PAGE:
ELI5: Blockchain explained in simple terms

ELI5: Blockchain explained in simple terms
on September 20, 2017

ELI5 Blockchain: A blockchain is a sequence of entries where any attempt to modify a previous entry would modify the entire chain. Each entry is a block which holds some data and points to the block before.

It is an immutable data structure that stores blocks in chronological order of insertion. The data stored in blocks committed to the blockchain cannot be tampered with or everyone would immediately be able to notice.

Blocks

Each “entry” in a blockchain is, you guessed it, called a block.

Blocks can be of any size, from tiny kilobyte sized blocks to several gigabytes large. Making blocks too large will require larger computers to process the signature (hash) of each block and will also make it more difficult to fill these blocks with data (such as transactions in Bitcoin).

Therefore, it is convenient to choose appropriate size blocks to store the kind of data each specific application requires. This, of course, depends on the specific type of data that will be stored in the blockchain.

E.g. If the average entry is just a few tens of bytes in size, like Bitcoin TX’s, then blocks can be limited to the megabyte scale and still be capable of storing a reasonable amount of entries. In fact, Bitcoin had fixed its block size to 1MB before SegWit. After SegWit, lots of larger Bitcoin blocks are being mined, some even passing the 2MB size mark.

If, on the other hand, the specific application requires large binary objects (BLOB’s) to be stored on the blockchain, perhaps a larger block size would be convenient.

Blocks can be stored in any kind of file. In Bitcoin, a directory called blocks/ stores raw data received from the Bitcoin Core network. Each block is stored in regular files and contains all the recently mined Bitcoin transactions from the latest blocks. Other cryptocurrencies may use different storage systems, such as SQLite or Berkeley databases. There is no set requirement for Bitcoin storage, as long as each new block cryptographically references the one before.

Hashes

Every bit of information contained in a blockchain passes through a process known as cryptographic hashing. This process is secure and the algorithm is chosen such that it does not cause collisions (same hash code generated for different information). Hashing is also performed in a way that the resulting code cannot be used to recover the originally hashed data (that is, hashing is one-way).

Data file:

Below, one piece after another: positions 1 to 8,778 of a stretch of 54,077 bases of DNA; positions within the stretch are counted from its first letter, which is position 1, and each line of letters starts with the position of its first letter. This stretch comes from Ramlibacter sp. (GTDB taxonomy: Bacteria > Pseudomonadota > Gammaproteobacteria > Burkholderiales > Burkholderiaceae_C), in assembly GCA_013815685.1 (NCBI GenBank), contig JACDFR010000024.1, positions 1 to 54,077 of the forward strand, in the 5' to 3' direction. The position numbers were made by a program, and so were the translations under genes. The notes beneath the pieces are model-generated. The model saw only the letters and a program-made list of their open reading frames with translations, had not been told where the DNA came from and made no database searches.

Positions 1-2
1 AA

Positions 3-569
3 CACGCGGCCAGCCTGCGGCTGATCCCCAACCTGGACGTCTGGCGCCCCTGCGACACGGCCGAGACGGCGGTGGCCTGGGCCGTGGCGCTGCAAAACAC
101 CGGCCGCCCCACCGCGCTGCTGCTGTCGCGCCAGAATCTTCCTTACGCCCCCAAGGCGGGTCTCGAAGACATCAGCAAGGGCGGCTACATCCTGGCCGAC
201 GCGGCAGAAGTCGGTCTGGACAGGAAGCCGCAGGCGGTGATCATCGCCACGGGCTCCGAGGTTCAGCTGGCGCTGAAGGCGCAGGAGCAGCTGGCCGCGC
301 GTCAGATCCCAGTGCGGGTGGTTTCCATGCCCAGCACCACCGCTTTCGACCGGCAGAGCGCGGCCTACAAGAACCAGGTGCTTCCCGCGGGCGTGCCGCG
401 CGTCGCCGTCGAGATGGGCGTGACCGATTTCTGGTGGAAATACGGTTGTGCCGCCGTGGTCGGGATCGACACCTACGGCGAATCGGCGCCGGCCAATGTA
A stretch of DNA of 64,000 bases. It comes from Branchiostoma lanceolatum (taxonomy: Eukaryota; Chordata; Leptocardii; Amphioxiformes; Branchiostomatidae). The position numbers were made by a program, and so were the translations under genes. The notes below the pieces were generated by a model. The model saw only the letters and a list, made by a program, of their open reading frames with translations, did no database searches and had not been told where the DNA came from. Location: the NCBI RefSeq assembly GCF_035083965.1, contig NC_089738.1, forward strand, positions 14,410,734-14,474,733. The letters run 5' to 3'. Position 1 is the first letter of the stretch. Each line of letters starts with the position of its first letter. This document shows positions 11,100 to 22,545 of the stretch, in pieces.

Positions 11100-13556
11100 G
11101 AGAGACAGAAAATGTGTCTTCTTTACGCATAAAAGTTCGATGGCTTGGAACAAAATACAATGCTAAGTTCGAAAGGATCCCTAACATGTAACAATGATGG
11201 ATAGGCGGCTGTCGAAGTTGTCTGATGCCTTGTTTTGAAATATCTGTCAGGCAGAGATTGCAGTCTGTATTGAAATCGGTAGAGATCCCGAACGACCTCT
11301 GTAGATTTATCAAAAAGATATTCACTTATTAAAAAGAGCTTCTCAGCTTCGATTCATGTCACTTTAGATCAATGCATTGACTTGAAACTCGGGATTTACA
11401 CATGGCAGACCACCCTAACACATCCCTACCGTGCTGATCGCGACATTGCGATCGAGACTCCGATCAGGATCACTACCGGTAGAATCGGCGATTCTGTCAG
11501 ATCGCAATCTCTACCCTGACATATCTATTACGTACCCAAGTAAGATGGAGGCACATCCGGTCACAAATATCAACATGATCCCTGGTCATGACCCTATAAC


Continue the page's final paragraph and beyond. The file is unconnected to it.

Each block will then have a signature hash that is universally unique and impossible to reproduce except if you have the original data in the block, stored in the exact same order. For instance, if you took the exact same transactions and stored them in a different order within a block, the resulting hash would be different as well. Even though the block would contain the exact same data, the order with which they’re stored is different and this generates a different signature. This illustrates how blockchains do not allow for any aspect of the data to be modified, not even the order with which identical data was stored!

Tamper Proof

Blockchain is a special kind of database which does not allow any kind of tampering. Entries are recorded in chronological order and this order cannot be changed. Therefore, blockchains prove not only that data is valid, but also at which point in time that data was known. Therefore it can be used as “proof of knowledge” of information. Using a blockchain you can prove that you knew something at a certain point in time. This was used by the creator of Bitcoin itself, when he encoded the following newspaper headline into the very first Bitcoin block ever mined:

The Times 03/Jan/2009 Chancellor on brink of second bailout for banks

This message is proof of knowledge timestamped January 3 2009. It proves that Satoshi Nakamoto had access to that piece of information on that date, and this date cannot be modified, ever.

Blockchain in Finance

Financial transactions are naturally well suited to be stored in blockchains.

Money transfers happen chronologically and a secure, often permanent, record must be kept of each operation. If the order of operations were ever changed, the whole blockchain would be considered tampered with. The amounts involved, as well as other transaction details, are also impossible to tamper with.

This makes the blockchain perfect for digital cash transactions.

Cryptocurrencies

When made decentralized, blockchains enable the kind of cryptocurrencies we now know as Bitcoin, Dogecoin, Cardano ADA and other alternative coins.

Bitcoin was the first successful application of blockchain as a storage engine.

Each Bitcoin block stores transactions in the order a miner used to assemble the block. These transactions are not necessarily in chronological order within the block, but blocks are arranged in chronological order, one after the other.

A block is committed onto the Bitcoin blockchain once per 10 minutes on average. This time period is fixed by the Bitcoin Core source code and cannot be altered.

Since the hash for every new block depends on the hash of the previously newest block, if any piece of data were modified in any earlier block, that change would immediately propagate to the front of the chain. The most recent block hash would suddenly change and the network of verifying nodes would immediately alert users that something unexpected had happened.

Although alternative cryptocurrencies are implemented in several different ways, most of them follow the same basic idea as Bitcoin.

Although second and third generation cryptocurrencies introduce more sophisticated features, such as smart contracts and built-in compliance mechanisms, the basis for the decentralized ledger is still a system of blocks where each block depends on the previous one.